Have yourself a Canadiana Christmas with these 5 movies

Whether they're warming your heart or making you jump with fright, Canuck filmmakers offer a distinctly Canadian view on the most wonderful time of the year.

Some distinctly Canuck views on the most wonderful time of the year

A scene from the film 'A Christmas Story', probably the most famous Canadian Christmas movie ever made (even if it's set in Indiana). (Metro-Goldwyn-Mayer)

From snow-covered documentaries to feel-good hockey parables, many of Canada's best-loved films are set in the harshest of seasons.

While our American counterparts churn out a new glut of Yuletide flicks each year, Canadian filmmakers tend to focus on the post-festive period, with stories set in the deep, dark winter. But a walk through our cinematic cannon reveals a small but surprisingly diverse collection of Canadian Christmas films that can either warm your heart or chill you to the bone.

Bob Clark's 1983 classic A Christmas Story is arguably our country's most famous holiday film, though it doesn't have full Canadian bona fides. Loosely based on the life of American writer Jean Shepherd, it's set in Indiana, shot mostly in Cleveland (with a few scenes in Toronto and St. Catherines) and populated by an almost entirely American cast (with the exception of Tedde More and Zack Ward). But that didn't stop it from being winning two Genie Awards for screenplay and direction (the latter which Clark shared in a tie with David Cronenberg for Videodrome, interestingly enough).

The production is arguably more American. But Clark's tale of a chubby, myopic kid pining over a Red Ryder BB gun just feels so Canadian. Snowball fights with bullies and tongues frozen to metal poles are childhood staples in Wisconsin and North Dakota but foreign to kids in Arizona and Louisiana. In Canada, though, these experiences are near universal rites of passage no matter what part of the country you're from.

Owing to the lack of light associated with the season, Canadians also have a penchant for darker holiday tales — like Claude Jutra's Mon oncle Antoine. The Quebecois director's 1971 film about a teenage orphan helping his alcoholic undertaker uncle transport the body of a young boy through a Christmas Eve snowstorm is far from feel-good fodder.

Frequently cited as one of the best Canadian films of all time, Jutra's layered exploration of family dynamics and sexual awakening was read by film scholar André Loiselle as a metaphorical examination of La Belle Province's struggle between the desire for independence and the safety of remaining within the Canadian federation.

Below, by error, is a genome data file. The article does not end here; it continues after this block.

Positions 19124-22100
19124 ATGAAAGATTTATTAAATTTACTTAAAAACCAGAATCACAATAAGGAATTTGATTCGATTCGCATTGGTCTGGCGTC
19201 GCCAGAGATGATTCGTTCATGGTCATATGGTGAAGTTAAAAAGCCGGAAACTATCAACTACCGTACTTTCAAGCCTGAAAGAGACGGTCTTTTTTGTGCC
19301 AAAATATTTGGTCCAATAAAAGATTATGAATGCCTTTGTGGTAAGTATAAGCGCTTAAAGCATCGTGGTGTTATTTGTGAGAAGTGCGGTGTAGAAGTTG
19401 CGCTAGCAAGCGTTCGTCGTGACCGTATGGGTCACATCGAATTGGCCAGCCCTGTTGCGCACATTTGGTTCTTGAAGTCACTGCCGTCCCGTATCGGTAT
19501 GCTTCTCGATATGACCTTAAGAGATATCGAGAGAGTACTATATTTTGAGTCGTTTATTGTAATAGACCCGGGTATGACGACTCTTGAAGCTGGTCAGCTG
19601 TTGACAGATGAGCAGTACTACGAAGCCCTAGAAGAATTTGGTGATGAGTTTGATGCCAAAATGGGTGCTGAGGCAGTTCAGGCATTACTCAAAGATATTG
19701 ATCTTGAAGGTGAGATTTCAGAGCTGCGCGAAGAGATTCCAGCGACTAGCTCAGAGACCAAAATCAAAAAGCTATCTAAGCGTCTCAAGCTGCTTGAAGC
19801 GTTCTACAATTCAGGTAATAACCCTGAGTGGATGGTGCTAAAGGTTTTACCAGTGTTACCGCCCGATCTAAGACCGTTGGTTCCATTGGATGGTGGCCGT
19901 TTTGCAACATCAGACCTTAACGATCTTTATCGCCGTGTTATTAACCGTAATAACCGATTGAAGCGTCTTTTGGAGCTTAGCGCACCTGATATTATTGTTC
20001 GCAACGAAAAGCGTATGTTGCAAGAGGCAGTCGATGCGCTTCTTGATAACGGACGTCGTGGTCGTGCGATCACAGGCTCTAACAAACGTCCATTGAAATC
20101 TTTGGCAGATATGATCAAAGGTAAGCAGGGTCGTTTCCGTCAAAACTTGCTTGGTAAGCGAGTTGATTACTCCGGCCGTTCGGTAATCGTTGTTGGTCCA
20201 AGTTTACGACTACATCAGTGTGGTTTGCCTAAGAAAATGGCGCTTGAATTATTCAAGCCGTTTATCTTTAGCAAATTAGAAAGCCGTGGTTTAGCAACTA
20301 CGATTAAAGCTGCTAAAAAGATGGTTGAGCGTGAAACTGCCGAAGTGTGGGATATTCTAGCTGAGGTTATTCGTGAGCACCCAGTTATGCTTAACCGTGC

Sometimes compared to Swedish master of misery Ingmar Bergman, Jutra offers us a different path to get into the spirit of the season. Rather than warming your heart with a happy ending, the film asks us to question who we are through deep personal contemplation.

(Editor's note: Earlier this year, film critic Matthew Hays offered his thoughts on how to consider Jutra's canon in the wake of molestation allegations against him.)

Winter can literally be deadly up here, so it should be no surprise we've found ways to make Christmas scary.

Our forays into the hybrid genre of holiday horror include Black Christmas (also directed by Clark), about a group of sorority sisters trapped in a house with a homicidal maniac, and David Steiman's Santa's Slay, featuring former pro-wrestler Bill Goldberg cast as a murderous Saint Nick knocking off those who ended up on his naughty list.

Possibly riffing on the title of Clark's classic, we also have the collaboratively-directed anthology film A Christmas Horror Story. Helmed by Steve Hoban, Grant Harvey and Brett Sullivan, it offers interwoven tales of seasonal terror: a trio of teens investigating a gruesome double murder, a family haunted by a mythological demon and Santa himself battling a workshop full of zombie elves, all connected by William Shatner as the radio DJ Dangerous Dan.

Finally, if you're looking for a quick break from holiday madness, Jason Eisener's hilarious short Treevenge is not to be missed. Sick of being subjected to annual humiliation by humans, a small town's enraged evergreens strike back in a roaring rampage of collective revenge.

There's no shortage of options for filmic distraction over the holidays. While the onslaught of tinsel-drenched tales of budding romance and redeemed curmudgeons flood steadily north, consider ringing in the holidays with some homegrown cinema this year.

Whether they're warming your heart, bringing a tear to your eye or making you jump with fright, Canuck filmmakers can offer you a distinctly Canadian view on the most wonderful time of the year. Merry watching!